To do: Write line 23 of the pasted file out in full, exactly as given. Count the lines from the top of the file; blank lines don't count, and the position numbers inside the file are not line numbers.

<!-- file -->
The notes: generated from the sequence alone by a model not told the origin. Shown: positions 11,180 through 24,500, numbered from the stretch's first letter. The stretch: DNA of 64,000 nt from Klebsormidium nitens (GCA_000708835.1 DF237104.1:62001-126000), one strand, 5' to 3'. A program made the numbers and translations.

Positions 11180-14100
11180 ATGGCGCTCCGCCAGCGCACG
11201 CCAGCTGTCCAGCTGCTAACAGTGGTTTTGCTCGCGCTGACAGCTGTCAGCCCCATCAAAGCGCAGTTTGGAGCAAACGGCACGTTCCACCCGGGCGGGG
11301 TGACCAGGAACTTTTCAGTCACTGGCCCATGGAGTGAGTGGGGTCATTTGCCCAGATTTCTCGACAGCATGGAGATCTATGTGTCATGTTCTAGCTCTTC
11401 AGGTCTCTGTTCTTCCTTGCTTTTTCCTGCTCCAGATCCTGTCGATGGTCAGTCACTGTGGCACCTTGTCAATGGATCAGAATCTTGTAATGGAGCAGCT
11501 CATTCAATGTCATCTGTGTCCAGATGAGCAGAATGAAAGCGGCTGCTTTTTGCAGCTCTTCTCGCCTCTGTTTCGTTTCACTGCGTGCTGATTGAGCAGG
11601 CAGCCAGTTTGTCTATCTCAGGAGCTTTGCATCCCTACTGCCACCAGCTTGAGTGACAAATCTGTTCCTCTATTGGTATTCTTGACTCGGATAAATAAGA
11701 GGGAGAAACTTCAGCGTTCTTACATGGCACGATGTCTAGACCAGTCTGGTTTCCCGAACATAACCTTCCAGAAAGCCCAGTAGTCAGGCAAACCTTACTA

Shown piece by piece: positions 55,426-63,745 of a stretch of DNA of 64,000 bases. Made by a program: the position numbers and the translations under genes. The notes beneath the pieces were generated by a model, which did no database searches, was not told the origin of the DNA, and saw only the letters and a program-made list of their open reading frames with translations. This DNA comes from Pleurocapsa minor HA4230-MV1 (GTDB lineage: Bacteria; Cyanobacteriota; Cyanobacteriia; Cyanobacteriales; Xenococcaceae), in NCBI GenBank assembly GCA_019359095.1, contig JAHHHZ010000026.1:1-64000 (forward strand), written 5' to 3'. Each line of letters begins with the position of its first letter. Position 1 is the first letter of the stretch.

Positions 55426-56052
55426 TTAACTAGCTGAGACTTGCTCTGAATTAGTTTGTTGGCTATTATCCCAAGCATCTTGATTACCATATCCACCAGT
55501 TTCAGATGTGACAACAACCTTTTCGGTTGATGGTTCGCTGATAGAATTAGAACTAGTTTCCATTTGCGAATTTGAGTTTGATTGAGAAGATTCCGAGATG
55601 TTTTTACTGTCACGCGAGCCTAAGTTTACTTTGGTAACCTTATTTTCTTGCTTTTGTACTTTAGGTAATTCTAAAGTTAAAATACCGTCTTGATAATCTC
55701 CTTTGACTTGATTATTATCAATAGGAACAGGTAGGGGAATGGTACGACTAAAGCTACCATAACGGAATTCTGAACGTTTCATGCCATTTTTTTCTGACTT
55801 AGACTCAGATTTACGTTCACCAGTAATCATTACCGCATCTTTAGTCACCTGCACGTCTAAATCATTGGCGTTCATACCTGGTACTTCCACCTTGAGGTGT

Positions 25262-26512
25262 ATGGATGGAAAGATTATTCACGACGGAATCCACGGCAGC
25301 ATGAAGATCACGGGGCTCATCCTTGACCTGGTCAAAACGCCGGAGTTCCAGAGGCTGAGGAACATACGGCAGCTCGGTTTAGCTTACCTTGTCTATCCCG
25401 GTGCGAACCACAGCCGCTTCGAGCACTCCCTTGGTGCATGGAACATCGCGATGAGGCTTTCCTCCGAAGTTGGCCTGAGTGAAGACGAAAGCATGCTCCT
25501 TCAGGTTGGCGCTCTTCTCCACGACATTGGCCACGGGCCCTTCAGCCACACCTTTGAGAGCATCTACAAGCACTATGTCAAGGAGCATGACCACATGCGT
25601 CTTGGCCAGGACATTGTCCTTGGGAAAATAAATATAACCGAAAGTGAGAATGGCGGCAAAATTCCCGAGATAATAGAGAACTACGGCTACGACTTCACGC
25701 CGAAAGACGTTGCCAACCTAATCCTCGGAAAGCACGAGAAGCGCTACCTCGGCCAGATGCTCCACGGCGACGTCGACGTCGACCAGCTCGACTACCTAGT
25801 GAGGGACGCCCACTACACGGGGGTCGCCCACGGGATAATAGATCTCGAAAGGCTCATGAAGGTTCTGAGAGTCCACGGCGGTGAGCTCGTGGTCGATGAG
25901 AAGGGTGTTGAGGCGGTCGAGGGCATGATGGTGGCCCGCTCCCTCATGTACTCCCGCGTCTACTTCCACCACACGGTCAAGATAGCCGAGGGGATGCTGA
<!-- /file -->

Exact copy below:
25701 CGAAAGACGTTGCCAACCTAATCCTCGGAAAGCACGAGAAGCGCTACCTCGGCCAGATGCTCCACGGCGACGTCGACGTCGACCAGCTCGACTACCTAGT